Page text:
The sensitivity study regarding the effect of local GW hotspots in the stratosphere from lower to higher latitudes in a specific longitude range (between 120 and 170∘ E) shows that GW hotspots south of 50∘ N lead to a negative refractive index at midlatitudes, which prevents the SPWs from propagating upwards. Thus, fewer SPWs 1 are breaking in the middle atmosphere corresponding to the decreasing SPW 1 amplitude at lower latitudes connected with an increasing zonal mean zonal wind. Thus, the polar vortex is shifted towards lower latitudes but remains very strong (Baldwin and Holton, 1988), which additionally leads to a suppression of SPWs according to the Charney–Drazin criterion (Charney and Drazin, 1961). The displacement of the polar vortex induced by breaking SPWs 1 causes an increase in the refractive index in the polar stratosphere (Karami et al., 2016); thus, the SPWs 1 originating at midlatitudes partly propagate via the polar region into the middle atmosphere. Apart from these SPWs 1, additional SPWs 1 propagating upwards are directly generated in the Arctic owing to local baroclinic instability; one indication of this is the reversal of the qy (Charney and Stern, 1962; Garcia, 1991). For this reason we observe an enhanced EP flux and, thus, an enhanced SPW 1 amplitude in the polar region. These SPWs 1 break around 50 km between 50 and 80∘ N and lead to an enhanced negative EP divergence connected with a decrease in zonal mean zonal wind at higher latitudes. In the lower mesosphere between 40 and 70∘ N there is a second source of SPWs 1 (positive EP divergence) in addition to local baroclinic instabilities (reversal of the qy) (Smith, 2003; Lieberman et al., 2013; Matthias and Ern, 2018). As a consequence, the EP flux and the SPW 1 amplitude are enhanced between 70 and 80 km, right above the positive EP divergence anomaly. Based on the SPW 1 amplitude extracted from the zonal GW drag (not shown here) it was clear that each of the GW hotspots leads to a forcing of SPWs 1, but in some regions northward of 50∘ N this forcing is ineffective because the waves cannot propagate or are eliminated by destructive interference. The refractive index, which is highly dependent on the zonal mean zonal wind conditions, shows negative values in the polar region for the Ref simulation. Thus, if we implement a GW forcing directly in this region it has no impact on the middle atmosphere as SPWs cannot propagate. If we provoke preconditioning of the polar vortex by first implementing, for example, the H1 GW hotspot and then adding one of the H6–H8 GW hotspots, the GW hotspots near the polar region would have a larger impact on the dynamics of the middle atmosphere.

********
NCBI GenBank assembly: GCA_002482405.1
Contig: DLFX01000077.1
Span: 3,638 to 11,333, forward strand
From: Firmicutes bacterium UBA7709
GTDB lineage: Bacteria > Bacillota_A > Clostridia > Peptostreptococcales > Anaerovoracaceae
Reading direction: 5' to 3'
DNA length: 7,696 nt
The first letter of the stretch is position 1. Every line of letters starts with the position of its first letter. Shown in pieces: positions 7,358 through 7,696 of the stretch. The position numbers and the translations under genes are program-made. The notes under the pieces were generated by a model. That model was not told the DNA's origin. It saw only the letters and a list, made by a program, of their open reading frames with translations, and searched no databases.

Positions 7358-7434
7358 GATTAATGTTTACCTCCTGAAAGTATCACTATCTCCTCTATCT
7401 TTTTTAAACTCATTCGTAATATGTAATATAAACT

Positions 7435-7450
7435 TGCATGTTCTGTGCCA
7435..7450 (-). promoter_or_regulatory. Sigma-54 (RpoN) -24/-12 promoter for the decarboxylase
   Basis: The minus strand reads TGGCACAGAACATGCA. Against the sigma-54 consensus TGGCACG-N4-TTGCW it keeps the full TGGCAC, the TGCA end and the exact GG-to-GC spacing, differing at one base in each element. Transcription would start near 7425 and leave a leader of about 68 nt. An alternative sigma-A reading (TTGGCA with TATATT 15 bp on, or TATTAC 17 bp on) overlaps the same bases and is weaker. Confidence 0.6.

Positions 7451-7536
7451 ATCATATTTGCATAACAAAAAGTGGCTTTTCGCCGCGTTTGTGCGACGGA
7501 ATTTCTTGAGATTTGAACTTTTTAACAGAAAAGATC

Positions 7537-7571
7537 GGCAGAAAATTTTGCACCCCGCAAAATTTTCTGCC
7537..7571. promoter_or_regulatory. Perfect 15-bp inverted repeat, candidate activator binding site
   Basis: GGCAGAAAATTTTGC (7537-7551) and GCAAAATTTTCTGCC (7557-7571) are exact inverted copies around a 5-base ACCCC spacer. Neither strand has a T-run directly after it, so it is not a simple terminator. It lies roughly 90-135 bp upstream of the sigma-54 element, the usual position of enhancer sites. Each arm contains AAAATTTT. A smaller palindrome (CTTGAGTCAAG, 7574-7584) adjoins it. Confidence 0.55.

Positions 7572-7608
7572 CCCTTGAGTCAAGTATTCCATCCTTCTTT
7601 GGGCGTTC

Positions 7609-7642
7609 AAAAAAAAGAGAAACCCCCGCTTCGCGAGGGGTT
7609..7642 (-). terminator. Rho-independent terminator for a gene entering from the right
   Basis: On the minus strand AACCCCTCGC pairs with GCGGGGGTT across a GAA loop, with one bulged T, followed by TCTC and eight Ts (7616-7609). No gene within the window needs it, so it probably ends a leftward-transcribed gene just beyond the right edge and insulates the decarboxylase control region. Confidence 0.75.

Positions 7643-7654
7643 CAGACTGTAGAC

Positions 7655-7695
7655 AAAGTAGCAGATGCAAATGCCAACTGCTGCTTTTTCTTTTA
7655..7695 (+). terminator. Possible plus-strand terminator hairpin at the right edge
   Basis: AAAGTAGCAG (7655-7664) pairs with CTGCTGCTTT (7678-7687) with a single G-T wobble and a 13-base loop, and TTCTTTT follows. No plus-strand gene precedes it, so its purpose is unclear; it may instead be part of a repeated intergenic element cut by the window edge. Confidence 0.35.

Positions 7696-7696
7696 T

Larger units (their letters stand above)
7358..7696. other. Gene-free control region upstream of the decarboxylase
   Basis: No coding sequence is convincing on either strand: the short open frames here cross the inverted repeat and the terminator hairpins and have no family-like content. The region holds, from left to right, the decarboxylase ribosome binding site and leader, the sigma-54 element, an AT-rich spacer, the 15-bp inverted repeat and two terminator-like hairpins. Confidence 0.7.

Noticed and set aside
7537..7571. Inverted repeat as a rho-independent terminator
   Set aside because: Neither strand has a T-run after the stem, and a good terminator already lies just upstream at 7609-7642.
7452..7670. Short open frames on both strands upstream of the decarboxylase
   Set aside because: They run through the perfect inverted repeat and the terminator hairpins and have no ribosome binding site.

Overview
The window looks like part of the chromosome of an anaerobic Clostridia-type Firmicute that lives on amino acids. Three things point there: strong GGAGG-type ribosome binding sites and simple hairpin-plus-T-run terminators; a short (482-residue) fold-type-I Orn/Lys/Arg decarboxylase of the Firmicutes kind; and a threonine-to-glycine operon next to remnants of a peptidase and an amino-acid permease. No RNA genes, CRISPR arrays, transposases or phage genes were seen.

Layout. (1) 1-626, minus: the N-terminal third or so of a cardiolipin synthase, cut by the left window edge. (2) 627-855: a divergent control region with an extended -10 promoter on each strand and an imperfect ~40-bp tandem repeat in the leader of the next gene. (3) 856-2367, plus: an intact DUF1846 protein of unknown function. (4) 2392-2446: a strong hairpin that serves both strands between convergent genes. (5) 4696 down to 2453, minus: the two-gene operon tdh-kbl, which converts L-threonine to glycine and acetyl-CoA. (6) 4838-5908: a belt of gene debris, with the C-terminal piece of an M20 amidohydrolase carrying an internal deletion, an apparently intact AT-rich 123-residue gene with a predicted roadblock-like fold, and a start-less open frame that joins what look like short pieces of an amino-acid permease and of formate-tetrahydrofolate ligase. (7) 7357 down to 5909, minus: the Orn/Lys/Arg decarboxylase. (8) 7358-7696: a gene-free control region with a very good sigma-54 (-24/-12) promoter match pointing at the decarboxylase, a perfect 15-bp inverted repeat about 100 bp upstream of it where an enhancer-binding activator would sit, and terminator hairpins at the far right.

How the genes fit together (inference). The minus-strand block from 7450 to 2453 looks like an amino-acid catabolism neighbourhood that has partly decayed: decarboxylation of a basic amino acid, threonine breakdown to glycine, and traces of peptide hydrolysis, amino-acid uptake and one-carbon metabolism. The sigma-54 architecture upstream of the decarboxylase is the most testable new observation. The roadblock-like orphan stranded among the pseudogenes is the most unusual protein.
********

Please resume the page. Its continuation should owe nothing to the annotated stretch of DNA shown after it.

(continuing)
Based on the results of the sensitivity study, we see that a local GW forcing can lead to a weakening (warming of the lower stratosphere) and slight displacement of the polar vortex at high latitudes, which is highly dependent on the strength (Šácha et al., 2016) and the zonal distribution of the forcing (this study). Usually, it is assumed that preconditioning of the polar vortex is mainly driven by enhanced PW activity (Labitzke, 1981). However, there are also several indications based on satellite observations (Ern et al., 2016) and reanalysis data (Albers and Birner, 2014) which show that the GW drag and the absolute GW momentum flux is enhanced (reduced) in the stratosphere right before (after) SSWs. Albers and Birner (2014) analyzed the total wave forcing from the Japanese Meteorological Agency and Central Research Institute of Electrical Power Industry 25-year Reanalysis (JRA-25) data before SSW events and found that up to 70 % of the total drag is induced by orographic GWs. Ern et al. (2016) directly derived the GW drag and absolute momentum fluxes from HIRDLS and SABER temperatures and found that both parameters are enhanced before and around the central day of a SSW (strong polar jet), and they are reduced when the zonal wind is weak (after SSW). Because we kept the GW drag forcing constant throughout the experiment we cannot evaluate nonlinear effects, which would possibly reduce the GW drag connected with the displacement of the polar vortex. Furthermore, we have a fixed GW source distribution, meaning that no additional GWs are generated owing to changes in the tropospheric circulation. Nevertheless, on the basis of the zonal and meridional GW flux, which changes according to the propagation conditions, we analyzed the absolute horizontal GW momentum flux (not shown here). In this case, we also observe a reduction in the GW flux when the zonal mean zonal wind decreases at high latitudes. However, this effect is not very pronounced in our experiments, as the zonal mean zonal wind differences are much smaller than during a real SSW event. We only observe zonal mean zonal wind differences of about −10 m s−1, which do not lead to a reversal of the zonal mean zonal wind or to subsequent significant background changes that may strongly influence the GW propagation.